Currently, on the tunnel level of Wilson Commons, strings descend into the student exhibition space known as the Hartnett Gallery. The Hartnett Gallery Committee curates their artistic corner of Wilson Commons year-round, showcasing artists both on-campus — through their undergraduate and faculty shows — and artists from across the nation. For this week’s Club Spotlight, Undergraduate Director and junior Colleen Kaster shares the inside scoop of the gallery, including her favorite moments with artists and what UR can expect from the Hartnett Gallery next.
What can you tell us about the current artist and exhibition in the gallery?
Currently, we are showing work by Naomi Kasumi, a Japanese artist who teaches at Seattle University. The show is called “MEM: memory•memorial” and is a combination of three pieces in her ongoing MEM project. The show emphasizes ritual and ceremony and is her memorial to her aborted child. The exhibition ends Sunday, Oct. 9.
How do you select the artists that go into the gallery space?
Each spring we get submissions from artists all over the country, and they go to one of our graduate advisers, who narrows them down to a reasonable number — usually 10 to 20. The committee members will then gather and discuss them and then choose who we’ll ask to come in and who we’ll put on backup.
We like to choose a variety of works — so we’re not showing all paintings or all sculptures — and things that will interest all different types of people around campus and around the city.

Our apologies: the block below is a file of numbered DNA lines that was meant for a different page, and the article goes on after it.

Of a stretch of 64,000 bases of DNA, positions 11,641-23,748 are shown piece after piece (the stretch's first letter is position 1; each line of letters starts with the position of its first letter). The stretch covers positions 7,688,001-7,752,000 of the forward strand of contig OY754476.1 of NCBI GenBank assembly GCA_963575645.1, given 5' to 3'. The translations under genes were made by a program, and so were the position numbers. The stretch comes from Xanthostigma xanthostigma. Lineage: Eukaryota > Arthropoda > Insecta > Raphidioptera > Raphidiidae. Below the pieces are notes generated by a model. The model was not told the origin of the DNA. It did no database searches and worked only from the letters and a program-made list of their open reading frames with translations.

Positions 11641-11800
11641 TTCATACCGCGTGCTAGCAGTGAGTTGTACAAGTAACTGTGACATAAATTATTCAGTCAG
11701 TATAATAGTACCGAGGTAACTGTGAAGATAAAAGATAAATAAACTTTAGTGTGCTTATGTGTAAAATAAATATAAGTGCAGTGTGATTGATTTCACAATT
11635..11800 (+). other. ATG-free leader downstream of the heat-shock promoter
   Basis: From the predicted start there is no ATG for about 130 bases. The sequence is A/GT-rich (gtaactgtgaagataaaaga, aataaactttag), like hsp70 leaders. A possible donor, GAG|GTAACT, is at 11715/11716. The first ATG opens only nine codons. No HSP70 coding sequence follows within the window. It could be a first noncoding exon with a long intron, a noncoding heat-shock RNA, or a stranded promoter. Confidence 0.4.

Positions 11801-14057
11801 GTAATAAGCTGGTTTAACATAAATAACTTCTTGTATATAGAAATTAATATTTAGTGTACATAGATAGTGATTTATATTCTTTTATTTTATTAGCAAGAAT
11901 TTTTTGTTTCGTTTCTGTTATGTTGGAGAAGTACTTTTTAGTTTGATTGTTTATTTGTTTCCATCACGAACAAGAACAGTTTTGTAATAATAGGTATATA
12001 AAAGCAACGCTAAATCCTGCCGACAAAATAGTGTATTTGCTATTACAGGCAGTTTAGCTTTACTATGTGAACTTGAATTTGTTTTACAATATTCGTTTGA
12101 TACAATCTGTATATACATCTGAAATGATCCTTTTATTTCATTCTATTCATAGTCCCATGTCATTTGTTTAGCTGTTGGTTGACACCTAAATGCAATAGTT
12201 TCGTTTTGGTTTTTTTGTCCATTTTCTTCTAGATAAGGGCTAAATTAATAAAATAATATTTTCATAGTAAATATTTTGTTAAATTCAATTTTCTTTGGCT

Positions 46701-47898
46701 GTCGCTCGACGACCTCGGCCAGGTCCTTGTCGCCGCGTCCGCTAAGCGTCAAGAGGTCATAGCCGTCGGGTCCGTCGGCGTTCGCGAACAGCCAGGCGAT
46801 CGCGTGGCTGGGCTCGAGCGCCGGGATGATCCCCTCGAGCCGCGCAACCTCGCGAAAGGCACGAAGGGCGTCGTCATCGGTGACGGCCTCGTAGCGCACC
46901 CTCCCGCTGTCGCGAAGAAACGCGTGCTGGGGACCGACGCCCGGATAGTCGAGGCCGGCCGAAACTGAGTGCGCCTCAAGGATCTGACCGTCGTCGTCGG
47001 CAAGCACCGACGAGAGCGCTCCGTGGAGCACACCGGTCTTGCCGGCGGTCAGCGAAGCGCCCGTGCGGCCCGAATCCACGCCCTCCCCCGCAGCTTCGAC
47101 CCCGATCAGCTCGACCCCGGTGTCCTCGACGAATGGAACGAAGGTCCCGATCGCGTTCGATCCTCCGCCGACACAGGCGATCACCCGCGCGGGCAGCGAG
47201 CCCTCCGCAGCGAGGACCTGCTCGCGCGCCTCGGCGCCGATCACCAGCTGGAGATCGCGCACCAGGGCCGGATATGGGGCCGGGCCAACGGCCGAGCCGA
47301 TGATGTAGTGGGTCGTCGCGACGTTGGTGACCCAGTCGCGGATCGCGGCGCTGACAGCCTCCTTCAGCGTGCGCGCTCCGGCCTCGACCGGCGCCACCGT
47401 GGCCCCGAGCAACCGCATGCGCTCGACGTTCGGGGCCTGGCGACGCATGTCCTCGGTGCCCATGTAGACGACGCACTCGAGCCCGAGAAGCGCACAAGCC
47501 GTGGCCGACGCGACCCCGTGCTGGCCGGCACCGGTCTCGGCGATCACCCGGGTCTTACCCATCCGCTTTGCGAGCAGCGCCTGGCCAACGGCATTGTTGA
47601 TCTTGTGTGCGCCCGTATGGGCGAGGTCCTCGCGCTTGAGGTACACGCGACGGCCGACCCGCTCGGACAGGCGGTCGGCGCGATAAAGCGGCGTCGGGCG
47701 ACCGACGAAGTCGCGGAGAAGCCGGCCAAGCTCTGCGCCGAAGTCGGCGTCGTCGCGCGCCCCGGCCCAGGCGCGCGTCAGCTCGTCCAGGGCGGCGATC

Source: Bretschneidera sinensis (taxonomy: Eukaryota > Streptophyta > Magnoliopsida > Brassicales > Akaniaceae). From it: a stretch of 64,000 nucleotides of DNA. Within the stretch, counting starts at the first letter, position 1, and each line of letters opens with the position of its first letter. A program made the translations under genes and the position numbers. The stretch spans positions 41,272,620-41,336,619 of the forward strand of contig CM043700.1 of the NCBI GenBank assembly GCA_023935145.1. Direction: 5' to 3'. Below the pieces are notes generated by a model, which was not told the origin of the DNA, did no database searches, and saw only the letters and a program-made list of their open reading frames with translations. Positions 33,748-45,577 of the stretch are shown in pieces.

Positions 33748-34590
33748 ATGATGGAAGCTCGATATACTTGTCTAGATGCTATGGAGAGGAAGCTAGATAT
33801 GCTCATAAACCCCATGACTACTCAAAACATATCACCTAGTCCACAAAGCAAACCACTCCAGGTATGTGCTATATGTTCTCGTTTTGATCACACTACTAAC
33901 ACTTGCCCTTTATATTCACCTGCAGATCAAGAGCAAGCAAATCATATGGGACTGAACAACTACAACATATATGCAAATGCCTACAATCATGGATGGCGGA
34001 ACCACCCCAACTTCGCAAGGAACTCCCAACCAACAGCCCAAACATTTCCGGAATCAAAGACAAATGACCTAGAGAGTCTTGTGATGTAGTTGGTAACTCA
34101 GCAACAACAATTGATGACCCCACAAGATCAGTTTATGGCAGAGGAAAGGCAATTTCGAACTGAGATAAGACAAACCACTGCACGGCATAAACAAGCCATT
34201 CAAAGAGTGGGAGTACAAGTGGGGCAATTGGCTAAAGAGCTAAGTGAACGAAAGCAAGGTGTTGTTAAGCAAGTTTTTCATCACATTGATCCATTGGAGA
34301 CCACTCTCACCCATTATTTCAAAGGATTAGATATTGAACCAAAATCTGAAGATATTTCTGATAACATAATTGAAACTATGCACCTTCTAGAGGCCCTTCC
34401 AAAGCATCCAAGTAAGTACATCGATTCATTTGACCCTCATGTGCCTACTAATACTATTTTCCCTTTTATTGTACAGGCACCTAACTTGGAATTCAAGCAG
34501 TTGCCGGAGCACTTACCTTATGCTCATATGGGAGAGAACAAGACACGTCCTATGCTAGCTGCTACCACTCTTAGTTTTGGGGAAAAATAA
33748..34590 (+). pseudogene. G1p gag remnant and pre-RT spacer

What is it like to work in the gallery and on the committe?
My favorite part about working on the committee would definitely be the interactions we get to have with the artists who we bring in, as well as helping them install their show. It’s a great experience with both sides.
What has been your favorite exhibition?
I’d have to say Annie Strader’s show, “Something is Always Far Away,” back in 2010. We brought in enough dirt to fill the entire floor, from where the stairs go down to the lower wooden area all the way to the corner of the triangle. We put down a tarp and just started bringing in these huge carts of dirt from a truck outside The Commons. It was probably the only time in my life where I’ll get to play barefoot indoors in a giant pile of dirt and start dirt wars with a professional artist.
What was the hardest installation that you’ve done?
Meg Mitchell’s installation of “Visualizing Difference (birds of a feather)” was probably the one that took the longest. We put together all these tiny, laser-cut wooden pieces into the big nests hanging from the ceiling.
Or it would be getting the dirt off the floor from Annie Strader’s de-installation. It was way less fun to shovel it out than to dump it in.
What are the positive and negative aspects of the space that you work with?
The triangular shape of the gallery is both a negative and positive aspect. It’s great, unique and fantastic for some installations, but for others it’s hard to work with the corner.
Do you find the artists hard to work with?
They’re usually great to work with. We keep in mind that it’s their exhibition, and we’re there to help them, so any weird installation request usually happens and ends up [being] worth it. The hardest part is communication before the show, when we have to rely on email and phone calls.
Can you give us a preview of the artist that will be featured next?
The next artist will be Rosalyn Engelman, a UR alumna, with an exhibition called “Echo Sonata,” a series of paintings which are inspired by her travel and study of Eastern traditions. It opens the Friday of Meliora Weekend with the artist talking about her work at 4 p.m., and a reception from 5 to 7 p.m. I’m pretty excited to see her paintings at full size.
Olfano is a member of the class of 2012.